I had to set an alarm to be ready early enough for this jam-packed day, but was it ever worth it — absolutely perfect weather, gorgeous scenery, minimal crowds, delicious food and wine, and of course lots of laughs with our fun friends, Jacky and Pascale.
They picked us up at 8:30 a.m. and took us first to see Brouage . . .
. . . a 16th century citadel that used to be on the coast, but now, where the sea used to be:
I had the wrong lens on to get the full shot of this, but be sure to note more than the pretty stone. The board with the holes . . . that’s the far end of an eight-seater toilette. Yes, EIGHT. Awkward. Lots of cobwebs, so apparently NOT still in use.
After a walk around the perimeter and a stroll through the village, which apparently had not really ramped up for tourist season, we got back in the car and headed to Fouras to catch the ferry to Ile d’Aix (pronounced eel dex).
First order of business, find a bit of shade pour le pique-nique.
Then a stroll (with photo stops) around the island. Do you think I have enough bags and cases to juggle while I snap photos and change lenses? My fab hat did come in handy, though. (These two photos by Jacky)
And for all of you playing “Where’s David?” . . . .
Super photogenic place:
Eventually, of course, we had to head back, and although we managed to score great seats on the ferry for the return trip . . .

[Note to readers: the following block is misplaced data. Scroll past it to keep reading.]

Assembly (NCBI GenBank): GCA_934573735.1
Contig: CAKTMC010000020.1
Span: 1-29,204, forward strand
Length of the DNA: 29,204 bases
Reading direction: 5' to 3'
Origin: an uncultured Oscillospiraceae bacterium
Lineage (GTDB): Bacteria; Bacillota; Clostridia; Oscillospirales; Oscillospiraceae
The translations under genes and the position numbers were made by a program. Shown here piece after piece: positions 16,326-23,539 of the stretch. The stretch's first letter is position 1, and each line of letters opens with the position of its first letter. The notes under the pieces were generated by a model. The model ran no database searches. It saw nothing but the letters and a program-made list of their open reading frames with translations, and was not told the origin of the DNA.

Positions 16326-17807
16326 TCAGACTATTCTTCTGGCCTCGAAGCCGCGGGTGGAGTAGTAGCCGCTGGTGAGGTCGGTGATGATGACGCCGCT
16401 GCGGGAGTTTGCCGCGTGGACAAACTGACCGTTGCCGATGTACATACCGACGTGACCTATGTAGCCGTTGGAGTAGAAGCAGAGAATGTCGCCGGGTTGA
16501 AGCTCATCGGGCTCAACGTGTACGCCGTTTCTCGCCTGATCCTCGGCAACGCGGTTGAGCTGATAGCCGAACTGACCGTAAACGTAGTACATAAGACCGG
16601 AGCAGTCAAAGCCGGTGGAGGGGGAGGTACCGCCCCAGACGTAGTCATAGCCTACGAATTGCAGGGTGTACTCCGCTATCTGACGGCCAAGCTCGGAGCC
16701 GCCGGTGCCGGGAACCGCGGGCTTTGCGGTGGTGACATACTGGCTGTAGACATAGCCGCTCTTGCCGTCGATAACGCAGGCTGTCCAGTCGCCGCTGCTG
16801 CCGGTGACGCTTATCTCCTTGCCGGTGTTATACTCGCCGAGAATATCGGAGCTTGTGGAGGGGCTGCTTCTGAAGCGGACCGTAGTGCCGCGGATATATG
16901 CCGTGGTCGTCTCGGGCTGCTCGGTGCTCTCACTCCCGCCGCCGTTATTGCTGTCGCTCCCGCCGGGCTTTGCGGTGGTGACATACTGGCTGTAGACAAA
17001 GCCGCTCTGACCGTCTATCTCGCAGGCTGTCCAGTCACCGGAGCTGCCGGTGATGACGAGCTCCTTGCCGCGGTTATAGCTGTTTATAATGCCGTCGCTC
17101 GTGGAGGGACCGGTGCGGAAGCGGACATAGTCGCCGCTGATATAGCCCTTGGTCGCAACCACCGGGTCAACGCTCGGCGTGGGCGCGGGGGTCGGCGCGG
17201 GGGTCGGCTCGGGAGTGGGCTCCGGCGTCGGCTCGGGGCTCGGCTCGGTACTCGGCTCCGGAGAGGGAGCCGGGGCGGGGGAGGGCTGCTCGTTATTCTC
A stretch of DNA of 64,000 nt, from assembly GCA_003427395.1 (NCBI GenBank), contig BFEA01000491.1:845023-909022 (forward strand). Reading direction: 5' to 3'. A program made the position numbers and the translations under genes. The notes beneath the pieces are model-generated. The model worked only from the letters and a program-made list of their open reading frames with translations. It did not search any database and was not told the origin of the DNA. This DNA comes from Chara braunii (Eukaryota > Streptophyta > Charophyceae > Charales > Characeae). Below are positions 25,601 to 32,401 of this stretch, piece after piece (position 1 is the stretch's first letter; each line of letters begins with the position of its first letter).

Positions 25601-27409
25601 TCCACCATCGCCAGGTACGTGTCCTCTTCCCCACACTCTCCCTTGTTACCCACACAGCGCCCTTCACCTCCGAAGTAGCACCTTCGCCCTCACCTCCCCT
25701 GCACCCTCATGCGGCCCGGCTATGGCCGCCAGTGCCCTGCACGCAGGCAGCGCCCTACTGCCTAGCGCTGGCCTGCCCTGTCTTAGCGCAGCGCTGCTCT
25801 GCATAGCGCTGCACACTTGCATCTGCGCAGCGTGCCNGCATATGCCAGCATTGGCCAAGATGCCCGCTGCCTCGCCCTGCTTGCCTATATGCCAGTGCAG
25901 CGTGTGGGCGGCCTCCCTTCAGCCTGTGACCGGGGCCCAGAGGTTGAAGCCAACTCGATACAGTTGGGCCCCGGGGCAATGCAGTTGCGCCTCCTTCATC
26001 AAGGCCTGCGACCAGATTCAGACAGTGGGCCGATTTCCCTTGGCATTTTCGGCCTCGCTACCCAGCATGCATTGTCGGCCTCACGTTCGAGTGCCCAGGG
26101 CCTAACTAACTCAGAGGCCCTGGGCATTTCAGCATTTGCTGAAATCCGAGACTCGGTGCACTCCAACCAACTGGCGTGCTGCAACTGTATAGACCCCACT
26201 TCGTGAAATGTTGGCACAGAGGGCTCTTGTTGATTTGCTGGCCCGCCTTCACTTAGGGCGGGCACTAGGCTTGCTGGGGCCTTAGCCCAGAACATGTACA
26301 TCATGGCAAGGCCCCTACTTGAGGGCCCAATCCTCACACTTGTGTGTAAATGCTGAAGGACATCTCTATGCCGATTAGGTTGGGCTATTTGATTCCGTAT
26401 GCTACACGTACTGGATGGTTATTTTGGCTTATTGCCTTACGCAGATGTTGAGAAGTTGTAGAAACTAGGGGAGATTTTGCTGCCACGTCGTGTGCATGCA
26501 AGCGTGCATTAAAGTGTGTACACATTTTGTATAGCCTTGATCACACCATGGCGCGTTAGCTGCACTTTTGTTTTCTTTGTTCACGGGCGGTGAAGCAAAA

Malheureusement (unfortunately), they were not on this boat!
One of the great little parks in La Rochelle is the Parc Animalier, a completely free tiny zoo. Look who lives there:
This mini-zoois sort of a bonus tacked onto the corner of the main green space of La Rochelle. Parc Charruyer is enormous, running all along the edge of the centre ville of La Rochelle, all the way to la mer.
It’s big enough that you can choose your experience, a wide paved walkway, lined with benches, that you’ll share with cyclists, dog-walkers, and parents pushing strollers. Or a rockier path down closer to the stream, that you’ll share with the occasional runner . . .
And these guys:
But on either side, on the far edges, the Wildwood awaits. If you choose either of two narrow hiking paths tucked into the woods, one by a tiny creek, and one on the farside of the stream, you’ll share it with . . . uh . . . who knows . . . . I save those for when I’m with David.
These aren’t the only parks in La Rochelle, but they’re certainly my favorites. Genuine treasures, they’re free to anyone, including this guy, heading in as we were heading out:
The spring 2014 visit to La Rochelle is almost over, and I’m realizing there were posts I meant to create that never happened. Better late than never, I’ve decided, so prepare yourself for a bit of an onslaught this week. You’ve been warned.
I read an article today in the New York Times about an artist who crafts “three-dimensional graffiti,” which reminded me that I’d been meaning to do a post on the graffiti of La Rochelle.
Like most cities, La Rochelle definitely has graffiti, some of it unfortunate, but some of it impressively artistic.
There’s an empty building near the vieux port that has apparently been authorized for graffiti. David saw a guy around lunchtime one day working on a wall, and no one seemed at all interested in stopping him. Here are a few of the best I’ve found: